Or this stat: Ibañez has scored almost as many runs after age 30 (945) as Derek Jeter (977).

Or this stat: Ibañez has hit more doubles after age 30 than Stan Musial did. Or George Brett. Or Wade Boggs. Or Barry Bonds.

And just because y’all can’t get enough of Richard Sherman and the Seattle Seahawks, here’s where you can check out Sherman columns for Sport Illustrated’s Monday Morning Quarterback (mmqb.si.com).

In his love letter to coach Pete Carroll, Sherm wrote:

I can’t imagine what life in the NFL would be like for me if he hadn’t used a third-day pick on a still-raw cornerback. I get texts from guys across the league which remind me how good we’ve got it in Seattle. They ask, “Is he really as cool as he seems?” and “I hear you guys have fun at practice?” Yes and yes. All he asks is that we be ourselves and protect the team’s reputation by not saying anything controversial.

In case you missed it, here’s Todd Dybas’ story on Mariners’ rookie James (The Jet) Jones. Don’t know if the nickname’s catching on, but don’t you think it should? Jones is now up to 17 steals after pilfering three on Monday night in Houston, when he went 4-for-5 at the plate.


Grading the Seahawks’ draft

Sunday, May 11th, 2014

ESPN NFL draft guru Mel Kiper Jr. gives the Seattle Seahawks a C-plus for their drafting prowess this year. SI.com gave the Hawks a B-minus. They got a B-plus from CBSsports.com. What do you think?

Here’s Kiper’s thoughts:

Seattle Seahawks: C+

Top needs: WR, DL, OL, TE

Needs: B
Value: D+

Summary: There simply isn’t a better player development program in the NFL right now than Seattle’s. The players the Seahawks draft — the players I’ve spent many hours evaluating and making calls on — are often players that evolve, improve and become something new after Seattle drafts them. While they’ve had some notable misses in Round 1, both in value and development, they’ve been awesome thereafter. So when Seattle moved down to No. 45 overall and still had the chance to take either Stephon Tuitt or Marqise Lee, both players that would have been nice fits at pick No. 32, you almost had to laugh because you knew the Seahawks would go in another direction. Paul Richardson was the pick, and he hits a big need, though his lean frame is a concern. The key will be that he maintains his explosiveness as he adds some needed strength. The presence of him and a healthy Percy Harvin, will keep safeties on high alert. I also thought O-line was a necessity, and Justin Britt adds depth, but he was my 21st-ranked offensive tackle, and struggles to create any movement in the run game. I saw him as a likelier fit in the third or fourth round. Again: They trust their development, and they showed it again when they took what I’d kindly refer to as a deep sleeper in Jimmy Staten, a D-tackle I had at No. 44 at the position in my rankings. The Seahawks know what they are doing, but it’s fair to say they had a couple value questions again today. I look forward to seeing what becomes of these players.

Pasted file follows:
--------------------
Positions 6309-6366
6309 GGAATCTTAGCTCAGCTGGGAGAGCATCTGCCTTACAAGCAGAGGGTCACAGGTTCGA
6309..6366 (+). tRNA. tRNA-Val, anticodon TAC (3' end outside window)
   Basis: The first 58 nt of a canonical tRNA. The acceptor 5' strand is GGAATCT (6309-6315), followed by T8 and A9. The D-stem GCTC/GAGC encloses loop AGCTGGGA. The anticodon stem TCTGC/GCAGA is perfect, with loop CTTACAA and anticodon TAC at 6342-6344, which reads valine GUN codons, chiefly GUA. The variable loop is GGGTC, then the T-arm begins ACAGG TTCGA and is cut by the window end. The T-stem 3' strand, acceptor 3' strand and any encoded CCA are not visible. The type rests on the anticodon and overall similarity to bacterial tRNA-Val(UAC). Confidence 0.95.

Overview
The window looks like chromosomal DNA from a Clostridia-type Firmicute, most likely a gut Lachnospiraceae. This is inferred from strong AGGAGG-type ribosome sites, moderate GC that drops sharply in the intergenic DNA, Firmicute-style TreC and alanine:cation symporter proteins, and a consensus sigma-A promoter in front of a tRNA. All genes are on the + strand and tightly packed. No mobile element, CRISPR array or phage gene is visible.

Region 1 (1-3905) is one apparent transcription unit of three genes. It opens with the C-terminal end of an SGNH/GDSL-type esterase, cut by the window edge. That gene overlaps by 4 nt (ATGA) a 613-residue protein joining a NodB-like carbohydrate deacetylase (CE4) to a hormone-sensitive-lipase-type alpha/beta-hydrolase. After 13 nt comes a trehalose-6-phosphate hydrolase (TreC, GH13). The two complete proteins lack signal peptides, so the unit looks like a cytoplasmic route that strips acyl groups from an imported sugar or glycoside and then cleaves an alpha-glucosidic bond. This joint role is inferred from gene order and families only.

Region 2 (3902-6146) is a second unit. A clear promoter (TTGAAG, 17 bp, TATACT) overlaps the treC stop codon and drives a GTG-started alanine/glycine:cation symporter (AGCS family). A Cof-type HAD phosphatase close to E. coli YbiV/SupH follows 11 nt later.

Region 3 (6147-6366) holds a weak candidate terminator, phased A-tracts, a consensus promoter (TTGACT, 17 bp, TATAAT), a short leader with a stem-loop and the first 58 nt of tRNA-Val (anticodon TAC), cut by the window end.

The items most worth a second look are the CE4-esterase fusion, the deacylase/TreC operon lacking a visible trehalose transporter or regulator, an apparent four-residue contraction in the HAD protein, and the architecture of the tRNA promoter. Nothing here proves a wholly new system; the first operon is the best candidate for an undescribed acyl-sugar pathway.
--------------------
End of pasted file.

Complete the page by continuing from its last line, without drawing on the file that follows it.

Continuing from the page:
2014 draft picks
Rd Pk Pos Player College
(2) 45 WR Paul Richardson Colorado
(2) 64 T Justin Britt Missouri
(4) 108 DE Cassius Marsh UCLA
(4) 123 WR Kevin Norwood Alabama
(4) 132 OLB Kevin Pierre-Louis Boston College
(5) 172 DT Jimmy Staten Middle Tenn. State
(6) 199 T Garrett Scott Marshall
(6) 208 S Eric Pinkins San Diego State
(7) 227 RB Kiero Small Arkansas

Here’s what SI.com (Chris Burke and Doug Farrar) had to say:

As usual, the Seahawks drafted unconventially, ignoring need at times in favor of players with specific athletic skills. The lack of a dominant guard could come back to bite them later, and I’m not totally sold on the prospects of second-round offensive tackle Justin Britt. However, getting Colorado speed receiver Paul Richardson, also in the second round, could be a major steal.

Alabama’s Kevin Norwood, a bigger target for the end zone and the red zone, adds a key component to Seattle’s offense. UCLA defensive lineman Cassius Marsh, who committed to Pete Carroll back in the USC days before changing his mind, reunites in an end/tackle role. Watch out for Marshall offensive tackle Garrett Scott as the possible sleeper pick — he has a lot of the qualities you’d like to see in a top-flight pass-blocker.

I have to knock Seattle down for passing on the two best guards in this class — Xavier Su’a-Filo and David Yankey — because it is a position of enormous need that wasn’t sewn up in free agency, either.

Grade: B-minus

Pete Prisco of CBSports.com gave the Hawks a B-plus.

The Seahawks traded out of the first round to add picks and added a lot of good players. Second-round receiver Paul Richardson can fly and I love fourth-round picks Cassius Marsh and Kevin Norwood. Grade: B-plus

Here’s how NFL.com wrapped up the Seahawks’ draft: 

Another draft in which Pete Carroll gets the guys he wants where he wants. There were perhaps some reaches in there, but you have to really like adding Richardson and the underrated Norwood on offense. Marsh can be very versatile in the Seahawks’ scheme.

Bleacher Report gave the Hawks a B:

Upgrading at wide receiver was important for Seattle and without many other holes, the team’s draft was solid.